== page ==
Summer of Inclusion

la2015-logoIn just under a month The Special Olympics comes to Los Angeles. From July 25th through August 2nd during #LA2015, parents will have a unique opportunity to live messages of inclusivity and global citizenship with their families, reinforcing the kinds of qualities that we hope will become part of the fabric of our children’s lives. Philanthroparent is happy to coach you through a few exercises to help you embrace the spirit of the games.

The Warm-ups

There are several activities you can do from home to build momentum for the events:

*Make welcome cards or signs for the athletes (in their native tongue if you wish). Check out the delegations list. Or, explore your family’s heritage through the cultural connections the delegations can provide.

*Make a Circle of Inclusion– an official symbol for the games. Take pictures of your family, neighbors and friends within it. Share your snapshots on social media with #ReachUpLA.

*Consider your own family’s stories of determination and explore the #whatsonething series about athletes overcoming things they were told they could never do… but did anyways.

*Support An Athlete. Your support with help assure an athlete’s successful journey at the games.

The Main Event

*Simply attend the games, which are FREE and open to the public!

*Who else can you invite? What people or community organizations that you are already connected with would support the spirit of these games? What sports teams are your family members a part of that could drum up even more support?

*Teens 14 and over can become a “Fans in the Stands” – recruit your own delegation of cheering fans for one of the sporting events.

*Check out the Volunteer Opportunities for teens ages 16 − 18.

The Special Olympics bring an even stronger connection to the valuable lessons that sports can provide. If you have sports fans in your household, you can use #LA2015 to also introduce concepts of acceptance and inclusion into their socially conscious lives. It’s a win-win. See you at the games!

Celebrate World Oceans Day, June 8th

Beach Heart - Version 2World Oceans Day takes place every year on June 8th, and my daughter and I are celebrating for the first time this year by making a plastic fish collage! You might also consider celebrating if … 1) You have been to the ocean or the beach and enjoyed it. 2) You have taken your child out on the ocean or to the beach and they enjoyed it. 3) You plan on taking your child out on the ocean or to the beach because your family will probably enjoy it.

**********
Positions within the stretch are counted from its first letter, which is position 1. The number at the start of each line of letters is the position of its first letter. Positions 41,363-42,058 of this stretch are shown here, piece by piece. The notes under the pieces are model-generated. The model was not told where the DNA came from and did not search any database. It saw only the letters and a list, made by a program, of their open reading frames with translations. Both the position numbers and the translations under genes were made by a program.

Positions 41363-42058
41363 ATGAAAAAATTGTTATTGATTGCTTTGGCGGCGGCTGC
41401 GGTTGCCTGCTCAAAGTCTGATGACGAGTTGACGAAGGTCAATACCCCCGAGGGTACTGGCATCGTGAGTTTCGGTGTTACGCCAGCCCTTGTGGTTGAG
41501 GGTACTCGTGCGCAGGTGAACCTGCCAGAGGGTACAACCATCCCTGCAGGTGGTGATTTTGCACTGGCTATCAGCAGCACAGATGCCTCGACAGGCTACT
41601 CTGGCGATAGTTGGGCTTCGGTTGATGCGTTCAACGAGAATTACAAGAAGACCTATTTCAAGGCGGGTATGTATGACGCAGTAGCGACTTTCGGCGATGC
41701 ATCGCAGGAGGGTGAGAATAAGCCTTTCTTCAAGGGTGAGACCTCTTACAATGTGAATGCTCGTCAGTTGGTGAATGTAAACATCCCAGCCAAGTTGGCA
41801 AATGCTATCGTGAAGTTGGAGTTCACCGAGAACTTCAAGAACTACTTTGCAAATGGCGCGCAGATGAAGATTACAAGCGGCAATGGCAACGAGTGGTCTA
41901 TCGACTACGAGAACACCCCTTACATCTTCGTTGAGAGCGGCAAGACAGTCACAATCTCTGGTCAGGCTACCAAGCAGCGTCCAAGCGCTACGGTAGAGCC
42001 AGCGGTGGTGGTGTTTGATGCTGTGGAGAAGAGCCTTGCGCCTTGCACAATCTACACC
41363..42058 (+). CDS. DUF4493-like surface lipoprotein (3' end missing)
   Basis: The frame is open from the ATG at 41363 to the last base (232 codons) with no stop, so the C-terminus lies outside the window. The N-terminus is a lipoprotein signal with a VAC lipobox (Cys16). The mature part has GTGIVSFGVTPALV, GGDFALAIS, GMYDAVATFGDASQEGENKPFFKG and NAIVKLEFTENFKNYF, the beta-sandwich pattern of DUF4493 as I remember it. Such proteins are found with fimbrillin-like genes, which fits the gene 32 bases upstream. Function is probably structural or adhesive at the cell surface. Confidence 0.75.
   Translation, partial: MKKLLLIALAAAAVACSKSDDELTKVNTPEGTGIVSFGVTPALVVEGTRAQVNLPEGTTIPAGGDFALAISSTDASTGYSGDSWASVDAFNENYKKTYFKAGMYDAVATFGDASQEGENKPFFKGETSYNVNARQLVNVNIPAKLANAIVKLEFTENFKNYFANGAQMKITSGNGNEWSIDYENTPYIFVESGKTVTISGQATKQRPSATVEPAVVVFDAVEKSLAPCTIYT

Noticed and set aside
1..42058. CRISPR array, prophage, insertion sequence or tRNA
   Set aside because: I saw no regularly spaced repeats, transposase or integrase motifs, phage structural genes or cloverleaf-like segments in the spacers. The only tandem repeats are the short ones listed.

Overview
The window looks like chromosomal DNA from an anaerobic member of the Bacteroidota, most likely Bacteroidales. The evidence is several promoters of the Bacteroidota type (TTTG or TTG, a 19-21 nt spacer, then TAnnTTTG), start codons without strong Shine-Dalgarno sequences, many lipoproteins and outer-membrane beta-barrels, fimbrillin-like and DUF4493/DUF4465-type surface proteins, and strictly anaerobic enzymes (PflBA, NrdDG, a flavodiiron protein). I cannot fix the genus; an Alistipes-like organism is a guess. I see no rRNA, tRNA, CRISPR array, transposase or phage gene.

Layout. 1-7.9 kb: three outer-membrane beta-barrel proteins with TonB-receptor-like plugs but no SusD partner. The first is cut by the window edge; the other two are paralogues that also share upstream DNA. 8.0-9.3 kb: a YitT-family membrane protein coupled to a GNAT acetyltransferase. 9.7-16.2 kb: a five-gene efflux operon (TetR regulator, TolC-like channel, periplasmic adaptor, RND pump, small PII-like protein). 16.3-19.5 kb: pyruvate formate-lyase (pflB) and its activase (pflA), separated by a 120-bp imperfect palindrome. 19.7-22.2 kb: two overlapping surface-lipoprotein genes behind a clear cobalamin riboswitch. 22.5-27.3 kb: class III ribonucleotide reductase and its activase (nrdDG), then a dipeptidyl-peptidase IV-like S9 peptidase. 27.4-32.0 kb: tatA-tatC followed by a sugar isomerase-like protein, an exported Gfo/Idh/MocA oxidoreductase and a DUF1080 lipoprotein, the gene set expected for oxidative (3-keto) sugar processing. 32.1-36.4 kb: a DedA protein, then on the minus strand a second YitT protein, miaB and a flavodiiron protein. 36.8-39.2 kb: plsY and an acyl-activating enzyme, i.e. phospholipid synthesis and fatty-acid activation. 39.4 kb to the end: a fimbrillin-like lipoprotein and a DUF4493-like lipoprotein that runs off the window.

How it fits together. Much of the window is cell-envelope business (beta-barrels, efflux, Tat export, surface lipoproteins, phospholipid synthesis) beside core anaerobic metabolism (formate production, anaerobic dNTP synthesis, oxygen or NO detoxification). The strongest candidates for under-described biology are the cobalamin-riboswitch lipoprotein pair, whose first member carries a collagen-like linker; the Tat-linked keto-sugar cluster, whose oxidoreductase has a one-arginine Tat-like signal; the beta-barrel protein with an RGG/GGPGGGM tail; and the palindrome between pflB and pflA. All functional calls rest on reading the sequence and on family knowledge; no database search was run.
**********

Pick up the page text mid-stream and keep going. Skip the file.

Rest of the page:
Needless to say, our oceans and beaches are likely to become a lasting memory for your child. So, as a Philanthroparent, you might want to consider helping them find ways to appreciate these memories. And since you’re raising a socially and environmentally conscious kid, you might also realize that you need to introduce them to the fact that humanity’s actions are impacting our oceans in a multitude of ways.

Even if you don’t live in or near a coastal community, there are still ways to get involved. The World Oceans Day website has a multitude of ideas for honoring our oceans. You’ll discover surprising (and sometimes alarming) facts that can motivate your family into action. You can take a “Selfie for the Sea”, browse their project ideas, or take a pledge to do something to reduce your impact on our oceans. (more…)

Book Drives: Kid Tested, Philanthroparent Approved

This past weekend marked the first hands-on service activity I’ve participated in since parenthood. For years I’ve wanted to take part in Big Sunday Weekend- a compilation of community service activities orchestrated over one weekend in May. Even though I’d have a toddler in tow, I was determined to make it happen.  I couldn’t be certain how effective I would be if I brought my daughter, yet I was ready to start volunteer experiences alongside her. I scanned the event listings, and discovered a Book Drive for a local Los Angeles organization, BookEnds … This could work. Armed with plenty of reading material and my carrier, we set out to sort donated books that would reach needy schools, youth centers, literacy programs and educational organizations.

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